push-pull system

A wire feeder that consists of two motors, one that pushes the electrode from the feeder and another that pulls the electrode. Push-pull systems offer the advantages of a push system and a spool system.

self-contained gun

A welding gun that feeds filler wire from a spool mounted on the gun and not from a separate wire feeder.

short circuit transfer

A type of metal transfer in which the electrode produces a short circuit and high current when it touches the workpiece. The high current level causes a violent transfer of metal, which creates the weld.


A nonmetallic element often found in sand and used to make glass. Aluminum-silicon alloys increase the fluidity of aluminum.


The measure of how much of a given substance will dissolve in a liquid. Molten aluminum has a high solubility for hydrogen.

solution heat treatment

A heat treatment method used to heat an alloy to a specific temperature for a certain period of time to allow one or more alloy elements to dissolve in a solid solution and then cool rapidly.

spool gun system

A type of wire feeder that consists of a self-contained gun, which feeds filler wire from spools mounted on the gun. Spool guns are mainly used for smaller diameter, softer wires.

spray transfer mode

A type of metal transfer in which the metal at the end of the wire melts into small, fine droplets creating a stable arc and little spatter.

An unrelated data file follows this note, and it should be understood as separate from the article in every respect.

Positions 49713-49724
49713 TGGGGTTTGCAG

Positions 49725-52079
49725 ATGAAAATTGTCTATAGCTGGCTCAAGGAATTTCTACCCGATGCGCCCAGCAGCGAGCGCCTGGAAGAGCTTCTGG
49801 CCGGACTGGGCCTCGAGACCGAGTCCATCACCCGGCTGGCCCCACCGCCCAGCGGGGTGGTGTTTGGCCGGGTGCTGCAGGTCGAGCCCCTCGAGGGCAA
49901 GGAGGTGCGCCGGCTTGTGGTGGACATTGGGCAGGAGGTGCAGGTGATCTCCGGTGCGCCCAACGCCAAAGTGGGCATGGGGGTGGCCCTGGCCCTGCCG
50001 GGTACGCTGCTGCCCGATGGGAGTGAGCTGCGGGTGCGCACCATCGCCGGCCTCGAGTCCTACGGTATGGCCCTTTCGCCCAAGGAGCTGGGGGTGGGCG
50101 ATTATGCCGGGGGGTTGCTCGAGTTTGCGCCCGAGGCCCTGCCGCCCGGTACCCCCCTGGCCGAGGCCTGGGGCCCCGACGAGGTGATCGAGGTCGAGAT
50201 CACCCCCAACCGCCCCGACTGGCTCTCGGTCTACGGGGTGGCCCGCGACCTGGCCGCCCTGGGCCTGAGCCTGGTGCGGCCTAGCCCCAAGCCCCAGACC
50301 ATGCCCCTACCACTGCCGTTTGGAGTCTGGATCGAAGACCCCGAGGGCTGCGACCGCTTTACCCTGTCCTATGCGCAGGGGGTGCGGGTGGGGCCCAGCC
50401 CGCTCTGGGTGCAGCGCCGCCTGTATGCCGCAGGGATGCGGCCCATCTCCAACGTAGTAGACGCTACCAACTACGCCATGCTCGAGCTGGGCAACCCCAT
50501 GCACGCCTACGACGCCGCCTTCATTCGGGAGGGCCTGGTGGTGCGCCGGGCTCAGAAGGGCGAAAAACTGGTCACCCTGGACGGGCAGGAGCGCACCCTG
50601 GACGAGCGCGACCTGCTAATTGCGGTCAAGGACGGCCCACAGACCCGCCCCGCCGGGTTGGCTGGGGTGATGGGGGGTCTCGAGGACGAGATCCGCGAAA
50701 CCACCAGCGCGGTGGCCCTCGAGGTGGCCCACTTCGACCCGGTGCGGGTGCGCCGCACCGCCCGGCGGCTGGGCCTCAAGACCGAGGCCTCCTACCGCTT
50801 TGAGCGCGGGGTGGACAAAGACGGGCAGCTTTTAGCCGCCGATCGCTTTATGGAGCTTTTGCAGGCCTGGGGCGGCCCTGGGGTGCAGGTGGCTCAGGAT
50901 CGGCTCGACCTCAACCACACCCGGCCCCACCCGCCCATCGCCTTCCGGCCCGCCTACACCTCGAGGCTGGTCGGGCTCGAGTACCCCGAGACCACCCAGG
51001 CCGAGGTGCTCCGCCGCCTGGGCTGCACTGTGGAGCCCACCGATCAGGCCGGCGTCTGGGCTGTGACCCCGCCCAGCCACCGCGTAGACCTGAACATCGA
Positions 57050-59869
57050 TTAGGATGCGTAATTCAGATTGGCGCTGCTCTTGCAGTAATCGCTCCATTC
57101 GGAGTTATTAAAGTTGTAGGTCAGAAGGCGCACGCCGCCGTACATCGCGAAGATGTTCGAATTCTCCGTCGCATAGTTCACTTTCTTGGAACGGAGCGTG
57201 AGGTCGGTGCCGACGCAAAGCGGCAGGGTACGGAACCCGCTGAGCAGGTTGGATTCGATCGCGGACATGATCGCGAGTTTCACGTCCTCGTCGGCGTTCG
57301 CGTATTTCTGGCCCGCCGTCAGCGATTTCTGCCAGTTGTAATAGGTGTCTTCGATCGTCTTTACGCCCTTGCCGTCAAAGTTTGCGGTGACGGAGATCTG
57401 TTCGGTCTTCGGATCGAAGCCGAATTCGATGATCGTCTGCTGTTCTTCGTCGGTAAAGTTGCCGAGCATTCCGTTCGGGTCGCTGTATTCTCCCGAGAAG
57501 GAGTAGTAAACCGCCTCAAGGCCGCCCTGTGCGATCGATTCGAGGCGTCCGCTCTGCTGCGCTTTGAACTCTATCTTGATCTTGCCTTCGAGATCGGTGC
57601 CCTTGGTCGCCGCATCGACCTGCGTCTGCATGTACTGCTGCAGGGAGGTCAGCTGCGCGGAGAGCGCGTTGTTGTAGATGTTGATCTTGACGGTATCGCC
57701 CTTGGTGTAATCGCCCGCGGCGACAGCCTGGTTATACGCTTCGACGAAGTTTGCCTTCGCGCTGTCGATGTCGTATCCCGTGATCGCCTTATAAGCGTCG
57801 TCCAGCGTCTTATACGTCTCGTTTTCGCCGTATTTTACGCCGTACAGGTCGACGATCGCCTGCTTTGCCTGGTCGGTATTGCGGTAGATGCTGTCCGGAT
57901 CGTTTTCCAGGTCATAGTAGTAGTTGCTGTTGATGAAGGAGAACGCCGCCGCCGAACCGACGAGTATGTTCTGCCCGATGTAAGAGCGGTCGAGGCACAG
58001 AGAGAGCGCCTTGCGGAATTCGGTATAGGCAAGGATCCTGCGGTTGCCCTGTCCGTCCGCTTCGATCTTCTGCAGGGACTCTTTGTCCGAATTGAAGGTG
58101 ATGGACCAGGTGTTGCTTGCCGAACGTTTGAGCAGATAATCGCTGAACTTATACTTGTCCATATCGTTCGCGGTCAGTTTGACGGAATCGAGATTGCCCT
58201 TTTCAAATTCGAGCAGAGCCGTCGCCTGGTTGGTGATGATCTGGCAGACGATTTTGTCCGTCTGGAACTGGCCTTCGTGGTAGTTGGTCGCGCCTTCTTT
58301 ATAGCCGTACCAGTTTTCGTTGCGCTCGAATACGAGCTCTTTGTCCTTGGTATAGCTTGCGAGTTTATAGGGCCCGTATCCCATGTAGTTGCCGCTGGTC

static volt-ampere curve

The type of graph used to chart a welder's voltage output versus its amperage output in a given time period.


A term used to describe electrode extension, or the distance from the end of the contact tip to the end of the electrode.

strain hardening

The increase in the strength and hardness of a metal due to a mechanical deformation in the metal's microstructure. The nonheat-treatable aluminum alloys are commonly strain hardened.

stress corrosion cracking

The failure of metals under the combined action of corrosion and stress.

stringer bead

A type of weld bead formed by moving the electrode straight across the joint. A good stringer bead has good wash-in at the weld toes.

thermal conductivity

The rate at which heat flows through metal.


A force that produces rotation. A push-system wire feeder consists of a high-torque motor.

transition current

The current at which a consumable wire electrode goes from the globular transfer method to the spray transfer method.

vertical up

A welding position in which welding is done with the base metal in a vertical position from the bottom to the top.

weave bead

A weld bead formed by moving the electrode along the joint in a weaving motion.

wire feeder

The device either built inside the welder or set beside the welder that feeds wire to the welding gun.

wrought alloy

An aluminum alloy, which is rolled from an ingot or extruded from customer-specified shapes.


A bluish white metal that is corrosive resistant and has a relatively low melting point. Aluminum-zinc alloys generally have poor weldability.

zirconiated tungsten electrode

A type of tungsten electrode, which contains small amounts of zirconium oxide. Zirconiated tungsten electrodes combine the characteristics of pure tungsten and thoriated tungsten electrodes.